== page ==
Your Bad Behaviour on the Nanjing Metro? Learn the Etiquette!

Your Bad Behaviour on the Nanjing Metro? Learn the Etiquette!

The Nanjing Metro is beloved by citizens, being fast and convenient, though it remains that many are still not aware how to use it correctly. Many a passenger complains about how they are annoyed by those who do not understand and/or respect metro etiquette. The Nanjinger reminds…

No Food or Drink

Eating and drinking on the Nanjing Metro has been forbidden since 2014, in order to help maintain a clean and pleasant environment for passengers. Oily food spilled on the floors or stairs can easily cause passengers to slip, while nobody likes the lingering smell of food that is not theirs. Not all are in favour; it is argued that exceptions should be made for sufferers of hypoglycemia or sunstroke, for example, while during the rush hour, the airless carriages do nothing to quench our thirst.

The Cattle Stampede

What’s the rush? There is quiet sufficient time for people to get on the train, and so it should hardly be necessary to fight our way through crowds intent on barging on before others have alighted. It has been commented that the two orderly lines of those waiting to board the train on either side of the doors look as if they are there to welcome that one person standing in the middle with their nose virtually pressed to the glass.

The Elderly, Weak, Sick, Disabled and Pregnant

The metro announcement clearly states (in Chinese only) that people should give up their seats for those in need. Indeed, it is quite common to see young people nowadays giving their seats to the elderly and children. However, there are those aged folk who take it for granted, rudely asking passenger to give up their seat for them. A famous story from a few years ago goes that one old lady without a seat simply sat down on a young person’s knee.

Embrace the Stairs; Shun the Right-Hand Side of the Escalator

In many countries, pedestrians stand on one side on the elevator to make room for others to pass. Nanjing previously advocated this system, until some technician pointed out that 95 percent of the city’s escalators were slanted to the right. The semi-official policy of the Nanjing Metro is not to come down on either side of the argument and instead, to encourage greater use of the stairs.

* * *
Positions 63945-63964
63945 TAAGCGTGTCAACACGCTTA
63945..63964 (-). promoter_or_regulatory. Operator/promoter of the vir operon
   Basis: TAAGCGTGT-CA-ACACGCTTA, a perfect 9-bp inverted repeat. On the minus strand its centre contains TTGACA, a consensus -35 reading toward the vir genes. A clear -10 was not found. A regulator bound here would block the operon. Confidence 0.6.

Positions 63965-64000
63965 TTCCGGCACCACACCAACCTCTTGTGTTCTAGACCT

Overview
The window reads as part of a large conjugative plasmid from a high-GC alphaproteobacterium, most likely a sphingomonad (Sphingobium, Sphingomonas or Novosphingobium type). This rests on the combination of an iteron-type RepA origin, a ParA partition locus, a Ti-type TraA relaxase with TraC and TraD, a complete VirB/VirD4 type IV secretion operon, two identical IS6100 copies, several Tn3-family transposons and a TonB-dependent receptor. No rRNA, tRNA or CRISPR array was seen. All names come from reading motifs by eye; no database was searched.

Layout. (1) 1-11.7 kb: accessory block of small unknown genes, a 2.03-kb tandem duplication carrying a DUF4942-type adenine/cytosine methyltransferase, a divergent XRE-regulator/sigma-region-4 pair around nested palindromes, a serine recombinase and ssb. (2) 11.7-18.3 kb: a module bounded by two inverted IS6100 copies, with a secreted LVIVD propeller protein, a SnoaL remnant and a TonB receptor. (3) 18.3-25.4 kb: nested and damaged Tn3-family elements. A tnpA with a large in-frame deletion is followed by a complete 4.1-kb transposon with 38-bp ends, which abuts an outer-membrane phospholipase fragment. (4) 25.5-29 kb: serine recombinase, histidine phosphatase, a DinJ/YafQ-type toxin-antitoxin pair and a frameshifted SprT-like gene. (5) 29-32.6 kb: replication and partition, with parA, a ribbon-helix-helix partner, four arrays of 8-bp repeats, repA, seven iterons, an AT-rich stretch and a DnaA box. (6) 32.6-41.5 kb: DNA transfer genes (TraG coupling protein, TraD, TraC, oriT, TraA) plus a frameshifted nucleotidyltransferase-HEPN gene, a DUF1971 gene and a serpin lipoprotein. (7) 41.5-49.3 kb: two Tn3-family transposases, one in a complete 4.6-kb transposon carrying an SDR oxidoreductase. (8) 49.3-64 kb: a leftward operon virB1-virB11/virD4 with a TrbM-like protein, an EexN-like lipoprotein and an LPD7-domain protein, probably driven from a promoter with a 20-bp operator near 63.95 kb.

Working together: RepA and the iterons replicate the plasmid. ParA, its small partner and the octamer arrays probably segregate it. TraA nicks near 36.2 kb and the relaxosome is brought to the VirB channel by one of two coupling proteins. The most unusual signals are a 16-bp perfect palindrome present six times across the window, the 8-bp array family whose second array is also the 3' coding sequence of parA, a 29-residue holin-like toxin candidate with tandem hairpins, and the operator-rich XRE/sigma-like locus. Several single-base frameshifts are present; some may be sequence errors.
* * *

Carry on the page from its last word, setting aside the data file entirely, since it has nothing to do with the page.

Wake up, Phubber!

Ever had the experience when walking towards the elevator, some phubber just accidentally stops right in front of you, blocking your way without no warning? In Shanghai, the problem is exacerbated to the extent that metro announcements warn people to not look at their phone to prevent accidents. Nanjing need pay heed.

“Bag on the Floor Makes Space for More”

The Nanjing Metro’s official Weibo account has posted a photo of a sign in a metro carriage in Singapore, stating, “Bag on the floor makes space for more”. Not only can the creative initiative make space for more people, it also can prevent pickpocketing.

Xinjiekou and Daxinggong are the busiest stations on the Nanjing metro network, and as a result, the most orderly. Herein, the normal stop time of 30 seconds has been increased to 55 seconds, in order to aid people transferring from other lines, although this time is variable, depending on the situation.

Previous articleYork Among Sister Cities to Exhibit Sculptures in Nanjing Park
Next articleIt’s a Dog’s Didi Life; Drivers Are Human on the Inside
Kristen Wang
A Nanjing local, Kristen studied Media and Public relations in Newcastle University (UK), has researched social media and online publishing and previously worked for different new media platforms. She is passionate about discovering new stories and helping expats involved in this city. 南京人Kristen毕业于纽卡斯尔大学,媒体与公共关系硕士学位。她的研究专注于社交媒体和网络发行,在不同的新媒体平台工作。她喜欢发现新鲜事,也希望帮助在南京的外国人融入这里的生活。